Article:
150. Tasmanian Devil.

The Tasmanian devil is not a devil at all–as the name may suggest. It is the largest surviving carnivorous marsupial, in the Australian island state of Tasmania. Often it is simply called “The Devil”. It is the size of a small dog, but it is built stocky and muscular.

It has a large head and a tail which is about half the length of its body. The devil stores body fat in its tail. The famished and unhealthy devils often have thin tails.

Unlike the other marsupials, it has forelegs slightly longer than its hind legs. Devils can dash at the speed of 13 km per hour, over short distances. Their fur is usually black, but irregular white patches are quite common.

Males are usually larger than females, with an average head and body length of 25 inches, 10 inches long tail and weigh 8 kg. Females have an average head and body length of 22 inches, nine and half inches long tail, and weigh 6 kg.

The Tasmanian devil lives for six year in the wild, but longer in captivity. The devil has long whiskers on its face and in clumps on the top of the head. These help the devil locate prey when foraging in the dark and in detecting when other devils are close during feeding.

When agitated, the devil can emanate a strong stench, which will put a skunk to shame! Hearing is its dominant sense but it has an excellent sense of smell. Since devils hunt at night, their vision is excellent in black and white. They can detect moving objects readily, but have difficulty seeing stationary objects.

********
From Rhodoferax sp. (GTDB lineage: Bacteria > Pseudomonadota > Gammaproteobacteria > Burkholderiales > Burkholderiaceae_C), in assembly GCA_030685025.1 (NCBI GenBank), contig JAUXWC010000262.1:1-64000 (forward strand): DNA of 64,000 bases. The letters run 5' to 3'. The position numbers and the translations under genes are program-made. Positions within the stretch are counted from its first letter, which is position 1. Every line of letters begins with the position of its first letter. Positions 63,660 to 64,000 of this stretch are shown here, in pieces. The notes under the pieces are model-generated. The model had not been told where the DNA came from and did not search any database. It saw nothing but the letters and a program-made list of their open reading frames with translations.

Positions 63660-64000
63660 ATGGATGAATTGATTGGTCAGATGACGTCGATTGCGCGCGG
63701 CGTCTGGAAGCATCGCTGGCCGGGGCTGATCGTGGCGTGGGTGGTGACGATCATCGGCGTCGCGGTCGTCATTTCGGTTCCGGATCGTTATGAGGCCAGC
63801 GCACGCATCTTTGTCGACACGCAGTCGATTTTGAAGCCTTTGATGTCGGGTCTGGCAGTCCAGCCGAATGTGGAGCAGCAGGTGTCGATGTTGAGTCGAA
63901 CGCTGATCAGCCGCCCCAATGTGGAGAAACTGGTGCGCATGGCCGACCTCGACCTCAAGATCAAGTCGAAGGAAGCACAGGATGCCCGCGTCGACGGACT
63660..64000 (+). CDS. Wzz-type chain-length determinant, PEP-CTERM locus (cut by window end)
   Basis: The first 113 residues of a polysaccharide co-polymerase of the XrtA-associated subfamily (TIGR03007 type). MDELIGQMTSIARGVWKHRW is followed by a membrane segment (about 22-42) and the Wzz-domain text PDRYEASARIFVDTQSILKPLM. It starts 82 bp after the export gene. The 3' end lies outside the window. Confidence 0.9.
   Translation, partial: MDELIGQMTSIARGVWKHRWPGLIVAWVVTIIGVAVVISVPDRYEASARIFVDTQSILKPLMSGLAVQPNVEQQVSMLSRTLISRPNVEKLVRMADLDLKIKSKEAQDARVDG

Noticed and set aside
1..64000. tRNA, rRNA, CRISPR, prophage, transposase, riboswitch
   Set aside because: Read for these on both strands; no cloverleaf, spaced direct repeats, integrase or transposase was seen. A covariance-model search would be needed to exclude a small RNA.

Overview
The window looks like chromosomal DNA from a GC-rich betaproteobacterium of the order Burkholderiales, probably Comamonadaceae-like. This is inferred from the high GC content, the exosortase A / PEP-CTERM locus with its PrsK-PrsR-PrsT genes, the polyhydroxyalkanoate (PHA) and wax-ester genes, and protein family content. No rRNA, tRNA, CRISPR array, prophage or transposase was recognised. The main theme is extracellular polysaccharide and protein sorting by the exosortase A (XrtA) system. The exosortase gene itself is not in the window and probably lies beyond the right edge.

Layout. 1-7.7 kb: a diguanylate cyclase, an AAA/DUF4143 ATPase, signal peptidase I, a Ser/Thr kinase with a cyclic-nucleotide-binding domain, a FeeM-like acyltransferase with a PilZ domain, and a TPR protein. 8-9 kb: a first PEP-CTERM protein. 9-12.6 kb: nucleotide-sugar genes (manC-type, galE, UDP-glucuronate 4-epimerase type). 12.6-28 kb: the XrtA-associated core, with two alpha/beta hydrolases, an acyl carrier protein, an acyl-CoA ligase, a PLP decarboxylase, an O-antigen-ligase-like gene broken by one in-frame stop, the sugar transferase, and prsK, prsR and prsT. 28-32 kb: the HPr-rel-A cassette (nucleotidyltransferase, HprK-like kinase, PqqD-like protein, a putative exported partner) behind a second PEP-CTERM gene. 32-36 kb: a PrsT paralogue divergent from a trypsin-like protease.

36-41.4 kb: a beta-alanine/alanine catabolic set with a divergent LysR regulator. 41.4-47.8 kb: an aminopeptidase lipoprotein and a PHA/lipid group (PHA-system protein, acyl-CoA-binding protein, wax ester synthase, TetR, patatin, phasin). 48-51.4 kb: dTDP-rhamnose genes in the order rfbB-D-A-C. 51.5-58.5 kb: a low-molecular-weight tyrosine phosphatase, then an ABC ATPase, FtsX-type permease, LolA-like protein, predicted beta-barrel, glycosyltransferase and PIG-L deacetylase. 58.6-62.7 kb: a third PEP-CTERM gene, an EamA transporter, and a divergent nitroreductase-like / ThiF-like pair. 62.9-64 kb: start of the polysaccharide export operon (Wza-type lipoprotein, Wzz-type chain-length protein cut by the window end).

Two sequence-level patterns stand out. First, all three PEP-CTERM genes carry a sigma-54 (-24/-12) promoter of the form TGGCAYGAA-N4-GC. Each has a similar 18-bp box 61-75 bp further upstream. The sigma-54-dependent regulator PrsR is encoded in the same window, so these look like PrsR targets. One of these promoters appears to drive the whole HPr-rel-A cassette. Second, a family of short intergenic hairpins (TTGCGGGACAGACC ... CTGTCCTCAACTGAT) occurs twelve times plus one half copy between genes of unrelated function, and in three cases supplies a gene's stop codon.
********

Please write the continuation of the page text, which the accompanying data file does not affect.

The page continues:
The devil has the strongest bite among all living mammals. The power of its jaw is due to its large head. A Tasmanian devil also has a set of teeth that keeps growing throughout its life.

Young devils can climb trees, but not when they grow larger and older. Devils can also swim. They are solitary animals and do not form packs like wolves. Devils eat small native mammals, domestic mammals, birds, fish, insects, frogs and reptiles.

Their diet is varied, depending on the food available. They eat about one-sixth of their body weight each day. They can become gluttonous gulpers of two-fifths of their body weight, in a short span of 30 minutes, if they get an opportunity to do so!

Tasmanian Devils devour the bones and fur in addition to the meat and internal organs of a carcass, leaving not even a trace of it! The farmers “Thank the Devils”, which prevent the spread of diseases, that might harm their livestock.

Eating is a social event for the Tasmanian devils. When 12 or more individuals gather to eat, the sound they produce can be heard several miles away! They usually establish dominance by using 11 different vocal sounds, 20 different physical postures and vicious yawns. Adult males are the most aggressive, and scarring is quite common from fighting over meats and mates.

The Tasmanian devil is best known as the inspiration for the Looney Tunes cartoon character The Tasmanian Devil, or “Taz”. Researchers have named a genetic-mutant mouse “The Tasmanian devil”. The mutant mouse is defective in the development of sensory-hair cells of the ear. Result is its abnormal behavior–including head-tossing and circling (more like the cartoon “Taz” than the actual Tasmanian devil).

Visalakshi Ramani


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